Ginger and turmeric have been used as natural remedies for many centuries. There is interest in the development of natural products to enhance/replace chemicals in cancer drug therapies for deadly melanoma. The questions investigated were: a) do the SPF and polyphenol values change between individual extracts versus combinations? b) which extract will produce the highest antioxidant capacity and c) which extract will inhibit the growth of melanoma cancer cells the most effectively? The hypothesis was if ginger and turmeric extracts are compared, then the new turmeric and ginger combination will produce the largest SPF value, antioxidant capacity and reduction in the number of viable melanoma cancer cells after treatment. Plant samples from last year's research, as well as a new turmeric sample were clinically extracted with methanol to equal stock concentration of 20 mg/ml. Samples were run through a spectrophotometer to determine absorbance values and the SPF value was calculated. 96-well plates with triplicate samples were run three times with the following assays: Folin Ciocalteau Assay (polyphenol content), DPPH (antioxidant capacity) assay and the SRB colorimetric (antiproliferation) assay on the cultured melanoma cells (HTB67 & HTB69). The data partially supported the hypothesis. The SPF and antioxidant values both showed larger values for the turmeric and ginger combinations compared to the single extracts. The SRB assay data showed the viability of melanoma cells was effectively reduced to below t=0 values by the individual extracts including the older turmeric, new turmeric, mature/fresh white ginger. These extracts were also more effective than the two chemotherapy drugs. Future steps include dose response and western blot experiments.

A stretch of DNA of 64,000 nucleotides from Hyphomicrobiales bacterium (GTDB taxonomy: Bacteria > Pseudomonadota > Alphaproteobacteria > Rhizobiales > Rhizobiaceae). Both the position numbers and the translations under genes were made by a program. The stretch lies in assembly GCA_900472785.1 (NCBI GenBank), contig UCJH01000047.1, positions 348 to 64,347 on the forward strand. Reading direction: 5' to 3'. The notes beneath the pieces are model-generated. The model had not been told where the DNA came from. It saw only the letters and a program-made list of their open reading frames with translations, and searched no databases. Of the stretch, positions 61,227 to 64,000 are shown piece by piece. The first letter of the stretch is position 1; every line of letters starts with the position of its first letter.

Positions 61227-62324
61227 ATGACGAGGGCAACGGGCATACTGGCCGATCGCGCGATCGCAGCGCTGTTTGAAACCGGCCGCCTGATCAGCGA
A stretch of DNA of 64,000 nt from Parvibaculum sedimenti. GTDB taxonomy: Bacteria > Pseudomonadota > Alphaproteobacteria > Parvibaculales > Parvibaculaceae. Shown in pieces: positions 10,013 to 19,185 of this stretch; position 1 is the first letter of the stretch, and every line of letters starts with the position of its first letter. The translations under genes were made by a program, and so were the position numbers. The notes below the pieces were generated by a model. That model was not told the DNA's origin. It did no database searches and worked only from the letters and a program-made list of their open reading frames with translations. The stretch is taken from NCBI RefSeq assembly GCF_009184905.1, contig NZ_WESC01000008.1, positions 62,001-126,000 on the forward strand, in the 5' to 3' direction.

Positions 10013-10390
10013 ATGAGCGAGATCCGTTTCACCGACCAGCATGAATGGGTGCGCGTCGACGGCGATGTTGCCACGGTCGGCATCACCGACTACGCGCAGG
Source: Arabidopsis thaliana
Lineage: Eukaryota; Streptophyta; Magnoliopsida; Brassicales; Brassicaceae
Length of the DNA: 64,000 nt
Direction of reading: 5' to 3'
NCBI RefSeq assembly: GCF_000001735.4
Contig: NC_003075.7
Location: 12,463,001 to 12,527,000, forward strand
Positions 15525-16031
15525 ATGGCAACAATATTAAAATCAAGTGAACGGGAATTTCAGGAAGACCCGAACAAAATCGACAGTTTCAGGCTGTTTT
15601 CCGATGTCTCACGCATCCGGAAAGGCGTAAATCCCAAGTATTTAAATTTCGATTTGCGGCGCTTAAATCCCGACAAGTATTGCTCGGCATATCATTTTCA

Arizona State University: For the project that applies computer science to further inquiry in a field other than computer science
Google CS Connect Award